Richard Windsor
14 July 2017

Uber and Yandex - Russia on top

Uber bails from another fight it was not going to win

Yandex and Uber are merging their ride hailing businesses in Russia and surrounding countries but it is clear to me that the real winner here is Yandex that has managed to send Uber home with its tail between its legs. Yandex and Uber have announced that they will create a new company and contribute both cash and their assets to create a company that will offer ride-hailing and associated services (like food delivery) in Russia, Kazakhstan, Azerbaijan, Armenia, Belarus and Georgia.
Yandex is contributing $100m while Uber is putting $225 into the new company. Critically, Yandex will own 59.3% of the new company while Uber will own 36.6% with the employees holding 4.1%. The CEO of Yandex. Taxi will become CEO of the new company and we have no doubt that all of the key operational roles will be filled by executives from Yandex.Taxi.
The new company has an agreed valuation of $3.73bn after the transaction.

The fact that Yandex has ended up with 59% of the company and outright control despite only putting in less than half the money that Uber has put in, indicates that its existing ride hailing business is far stronger than Uber’s. We see this is an almost exact repeat of what happened in China when Uber sold out to Didi and withdrew from the country. Uber had very little choice as it was competing against the local champion and was only around half of its size. Uber and Yandex.Taxi are market places meaning that to really make money, one has to have 60% market share or be twice the size of the nearest competitor. We suspect that Yandex.Taxi was already almost at that point and that seeing the writing on the wall, Uber took the wise decision to sell out. The net result is that Uber has a 37% stake in a company that will now dominate 5 countries and should be able to show very healthy profitability.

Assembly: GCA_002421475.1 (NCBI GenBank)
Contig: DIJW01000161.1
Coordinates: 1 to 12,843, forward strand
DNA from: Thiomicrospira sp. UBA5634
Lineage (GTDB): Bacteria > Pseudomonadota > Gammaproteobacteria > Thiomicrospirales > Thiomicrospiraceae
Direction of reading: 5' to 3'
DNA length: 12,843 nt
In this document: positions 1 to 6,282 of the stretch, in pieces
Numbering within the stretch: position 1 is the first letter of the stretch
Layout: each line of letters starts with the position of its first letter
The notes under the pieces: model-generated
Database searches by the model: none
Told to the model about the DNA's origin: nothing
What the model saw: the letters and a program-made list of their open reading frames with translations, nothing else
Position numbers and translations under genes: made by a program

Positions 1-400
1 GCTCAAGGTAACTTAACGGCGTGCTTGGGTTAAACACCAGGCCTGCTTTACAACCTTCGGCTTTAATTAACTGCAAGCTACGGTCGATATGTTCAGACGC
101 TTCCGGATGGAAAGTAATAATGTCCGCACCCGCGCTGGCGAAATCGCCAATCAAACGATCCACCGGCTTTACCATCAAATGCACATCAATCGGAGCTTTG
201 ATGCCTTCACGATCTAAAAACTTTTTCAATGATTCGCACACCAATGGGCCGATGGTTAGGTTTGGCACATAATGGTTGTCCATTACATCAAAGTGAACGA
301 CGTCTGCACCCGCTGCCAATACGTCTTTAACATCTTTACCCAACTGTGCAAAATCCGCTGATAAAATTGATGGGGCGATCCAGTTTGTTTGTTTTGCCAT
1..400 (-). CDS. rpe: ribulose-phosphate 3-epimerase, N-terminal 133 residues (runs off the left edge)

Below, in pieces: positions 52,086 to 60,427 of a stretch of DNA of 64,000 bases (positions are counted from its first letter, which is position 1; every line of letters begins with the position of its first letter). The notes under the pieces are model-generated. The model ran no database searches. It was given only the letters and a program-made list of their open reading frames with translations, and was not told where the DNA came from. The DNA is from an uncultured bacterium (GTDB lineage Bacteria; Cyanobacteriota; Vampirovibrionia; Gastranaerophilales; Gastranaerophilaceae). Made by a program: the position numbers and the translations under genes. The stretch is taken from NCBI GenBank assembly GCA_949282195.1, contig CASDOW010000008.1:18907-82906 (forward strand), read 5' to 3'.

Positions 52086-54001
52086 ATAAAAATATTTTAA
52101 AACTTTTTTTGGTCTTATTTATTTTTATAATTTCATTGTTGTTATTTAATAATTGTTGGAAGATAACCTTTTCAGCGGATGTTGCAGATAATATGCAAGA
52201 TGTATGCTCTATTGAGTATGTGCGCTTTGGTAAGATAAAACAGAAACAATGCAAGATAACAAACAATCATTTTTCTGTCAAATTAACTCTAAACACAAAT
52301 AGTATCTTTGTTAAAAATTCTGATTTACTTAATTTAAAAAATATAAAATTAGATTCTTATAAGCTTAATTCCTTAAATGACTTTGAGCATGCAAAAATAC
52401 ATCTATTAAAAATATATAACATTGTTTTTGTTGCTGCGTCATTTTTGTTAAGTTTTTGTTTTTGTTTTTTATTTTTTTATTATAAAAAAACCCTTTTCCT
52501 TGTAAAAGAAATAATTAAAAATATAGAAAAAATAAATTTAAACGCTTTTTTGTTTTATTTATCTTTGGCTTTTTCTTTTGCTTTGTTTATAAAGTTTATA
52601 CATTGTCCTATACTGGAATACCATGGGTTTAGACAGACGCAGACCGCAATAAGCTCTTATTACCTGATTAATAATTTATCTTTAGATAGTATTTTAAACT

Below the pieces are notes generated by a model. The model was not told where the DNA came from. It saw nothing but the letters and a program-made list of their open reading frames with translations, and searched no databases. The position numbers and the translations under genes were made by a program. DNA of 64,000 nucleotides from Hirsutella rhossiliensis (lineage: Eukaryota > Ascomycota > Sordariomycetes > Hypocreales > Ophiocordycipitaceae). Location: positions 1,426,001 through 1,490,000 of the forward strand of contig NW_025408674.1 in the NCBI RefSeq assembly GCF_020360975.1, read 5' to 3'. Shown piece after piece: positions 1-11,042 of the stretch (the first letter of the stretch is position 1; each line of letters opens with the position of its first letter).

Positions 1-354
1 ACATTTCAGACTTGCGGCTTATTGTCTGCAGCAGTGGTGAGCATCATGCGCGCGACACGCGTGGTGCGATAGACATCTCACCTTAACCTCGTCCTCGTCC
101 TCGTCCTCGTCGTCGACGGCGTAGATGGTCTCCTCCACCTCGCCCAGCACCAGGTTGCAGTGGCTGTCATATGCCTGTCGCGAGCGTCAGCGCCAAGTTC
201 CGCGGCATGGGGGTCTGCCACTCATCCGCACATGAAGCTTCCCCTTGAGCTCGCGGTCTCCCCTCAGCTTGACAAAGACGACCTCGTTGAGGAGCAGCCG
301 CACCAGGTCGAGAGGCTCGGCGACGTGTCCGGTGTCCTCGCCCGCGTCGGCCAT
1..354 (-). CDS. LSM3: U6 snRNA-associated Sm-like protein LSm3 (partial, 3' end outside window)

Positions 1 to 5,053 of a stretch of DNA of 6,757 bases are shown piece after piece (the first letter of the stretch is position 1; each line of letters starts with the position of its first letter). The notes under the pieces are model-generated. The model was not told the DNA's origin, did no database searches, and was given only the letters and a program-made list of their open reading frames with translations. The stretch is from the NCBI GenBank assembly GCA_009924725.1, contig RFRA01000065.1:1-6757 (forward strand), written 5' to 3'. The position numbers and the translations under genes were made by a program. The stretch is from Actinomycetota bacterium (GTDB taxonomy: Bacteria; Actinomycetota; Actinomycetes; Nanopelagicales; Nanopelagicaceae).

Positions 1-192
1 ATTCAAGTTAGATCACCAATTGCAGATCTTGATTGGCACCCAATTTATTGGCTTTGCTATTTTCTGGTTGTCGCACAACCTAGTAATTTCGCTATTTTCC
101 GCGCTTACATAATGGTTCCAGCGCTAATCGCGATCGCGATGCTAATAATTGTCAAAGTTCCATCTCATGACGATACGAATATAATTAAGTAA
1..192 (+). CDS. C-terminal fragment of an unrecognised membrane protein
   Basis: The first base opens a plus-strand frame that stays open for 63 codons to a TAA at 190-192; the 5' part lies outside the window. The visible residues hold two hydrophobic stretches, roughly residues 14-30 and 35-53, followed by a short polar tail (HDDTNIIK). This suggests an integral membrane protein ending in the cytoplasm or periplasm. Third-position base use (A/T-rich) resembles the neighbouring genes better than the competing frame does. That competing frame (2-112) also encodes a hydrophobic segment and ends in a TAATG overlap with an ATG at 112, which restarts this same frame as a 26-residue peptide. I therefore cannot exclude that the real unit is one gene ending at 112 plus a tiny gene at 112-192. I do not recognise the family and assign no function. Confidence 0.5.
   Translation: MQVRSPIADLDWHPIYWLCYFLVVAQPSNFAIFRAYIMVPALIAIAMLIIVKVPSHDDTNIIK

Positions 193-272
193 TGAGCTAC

This is a much better outcome than the alternative which was holding 100% of a money losing company and being eventually being driven out of business.

Uber is currently beset with real problems in addition to the management issues it is facing at home. Russia is the second huge market from which it has been driven which will give competitors in Brazil and India hope that they can do the same. This makes its global domination strategy look somewhat questionable, leaving its real opportunity being to take control of autonomous transportation and creating transport as a service. The problem here is that analysis of autonomous driving data strongly indicates that Uber is by far the worst at autonomous driving, casting doubts over whether it will be able to live up to that ambition. With both of these outcomes looking decidedly shaky and management turmoil, it is not a surprise that Uber investors are feeling somewhat nervous.

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